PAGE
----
Feb 20

“The DUFF”: What Is It? Movie Acronym Explained

Just as I didn’t at first know the meaning of the movie title Laggies (see yesterday’s post), I also didn’t know about the meaning of new film The DUFF. Guess this shows just how out of it I am, as the Urban Dictionary has had entries as far back as 2003.

Turns out DUFF stands for “designated ugly fat friend.” And, now that I know, I’m not unhappy at all that this has never been part of my lexicon.

If Laggies is for the twenty-somethings, The DUFF is for the teen-somethings. In Kody Keplinger‘s YA novel (2010), on which this film is based, the DUFF is Bianca, age 17—who in actuality “isn’t that fat or ugly,” according to Booklist. But among some peers she’s designated as such anyway—that’s just how those mean kids roll.

By the way, the author was a senior in high school herself when she wrote it—and apparently she really gets the struggles of being viewed as a DUFF.

Kirkus Reviews, about Keplinger’s book: “Her snarky teen speak, true-to-life characterizations and rollicking sense of humor never cease in her debut. Teen readers will see both themselves and their friends in Bianca’s layered, hostile world.”


First, watch the trailer below:

I hear what you’re thinking: That Bianca is neither fat nor ugly! Couldn’t they fill that role with someone more appropriate?!

Seriously? I thought we’d already covered this.

But back when the casting choice was announced many were similarly outraged. Carole Horst, Variety, states that it created “a storm on social media. ‘Only in Hollywood would Mae Whitman be considered the Duff’ was the consensus.”

Among the adults featured, states Sheri Linden, Hollywood Reporter, is Allison Janney, who’s “effortlessly complicated as Bianca’s concerned yet distracted single mom, a self-help maven spouting mnemonic-device pep talks.”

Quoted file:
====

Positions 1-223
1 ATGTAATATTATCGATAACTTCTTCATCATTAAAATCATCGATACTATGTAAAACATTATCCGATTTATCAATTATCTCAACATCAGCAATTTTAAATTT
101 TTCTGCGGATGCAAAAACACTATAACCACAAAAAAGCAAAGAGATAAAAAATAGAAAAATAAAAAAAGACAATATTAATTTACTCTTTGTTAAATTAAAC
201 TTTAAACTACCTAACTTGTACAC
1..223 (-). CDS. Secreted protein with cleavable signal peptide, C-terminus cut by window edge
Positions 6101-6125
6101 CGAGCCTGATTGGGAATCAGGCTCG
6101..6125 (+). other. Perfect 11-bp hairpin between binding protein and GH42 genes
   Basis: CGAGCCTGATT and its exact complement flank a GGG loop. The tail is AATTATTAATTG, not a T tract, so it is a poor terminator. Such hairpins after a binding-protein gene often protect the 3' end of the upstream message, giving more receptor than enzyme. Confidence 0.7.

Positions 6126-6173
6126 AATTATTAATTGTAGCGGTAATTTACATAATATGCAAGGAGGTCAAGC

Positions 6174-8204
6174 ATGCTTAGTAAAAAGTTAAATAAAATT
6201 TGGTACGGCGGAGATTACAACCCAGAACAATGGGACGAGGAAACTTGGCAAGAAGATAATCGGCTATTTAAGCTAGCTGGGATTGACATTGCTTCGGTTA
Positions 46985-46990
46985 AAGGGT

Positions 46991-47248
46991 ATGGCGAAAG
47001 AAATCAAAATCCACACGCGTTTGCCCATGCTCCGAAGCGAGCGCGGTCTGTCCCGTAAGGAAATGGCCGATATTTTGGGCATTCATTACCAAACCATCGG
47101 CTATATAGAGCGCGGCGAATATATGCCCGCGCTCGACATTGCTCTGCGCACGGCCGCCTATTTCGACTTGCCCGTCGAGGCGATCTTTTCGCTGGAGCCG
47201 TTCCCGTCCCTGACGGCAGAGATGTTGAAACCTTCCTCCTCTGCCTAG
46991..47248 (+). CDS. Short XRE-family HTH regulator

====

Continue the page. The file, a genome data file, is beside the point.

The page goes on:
Like Whitman, Janney also reportedly relates to having been DUFFish—in her case, for being so tall.

Feb 18

“You Don’t Own Me”: An Enduring Lesley Gore Legacy

I remember Lesley Gore (1946-2015), a popular singer in my youth, mainly for her songs “It’s My Party,” “Judy’s Turn to Cry,” and “You Don’t Own Me—all of which, but especially the latter, have always been fun to sing along with female friends, usually the higher the decibels the better.

This song was released originally in 1963—that would make me about 11 at the time. And after all these years, the use of this song as the cornerstone of a relatively recent PSA regarding women’s rights gives me a big big kick.

By the way, Gore introduces this herself, and just some of the other peeps you might recognize in the video below: actresses Mae Whitman, Lena Dunham, and Natasha Lyonne; singer Sia.

Another enjoyable version of this tune, an update, is performed by Grace, featuring G-Eazy:

Update, 2019: Now “an anthem of the #MeToo movement” co-writer John Madara has recently said that “the message…is ultimately about empathy” (Neda Ulaby, NPR). ‘”Listen to what people have to say; be kind and loving to the people you come into contact with,’ he says. ‘I think ‘You Don’t Own Me’ says that. It says, ‘Treat people fairly’.”

Sample Lyrics 

…And don’t tell me what to do
And don’t tell me what to say
And please, when I go out with you
Don’t put me on display, ’cause
You don’t own me, don’t try to change me in any way…

I’m free and I love to be free
To life my life the way I want…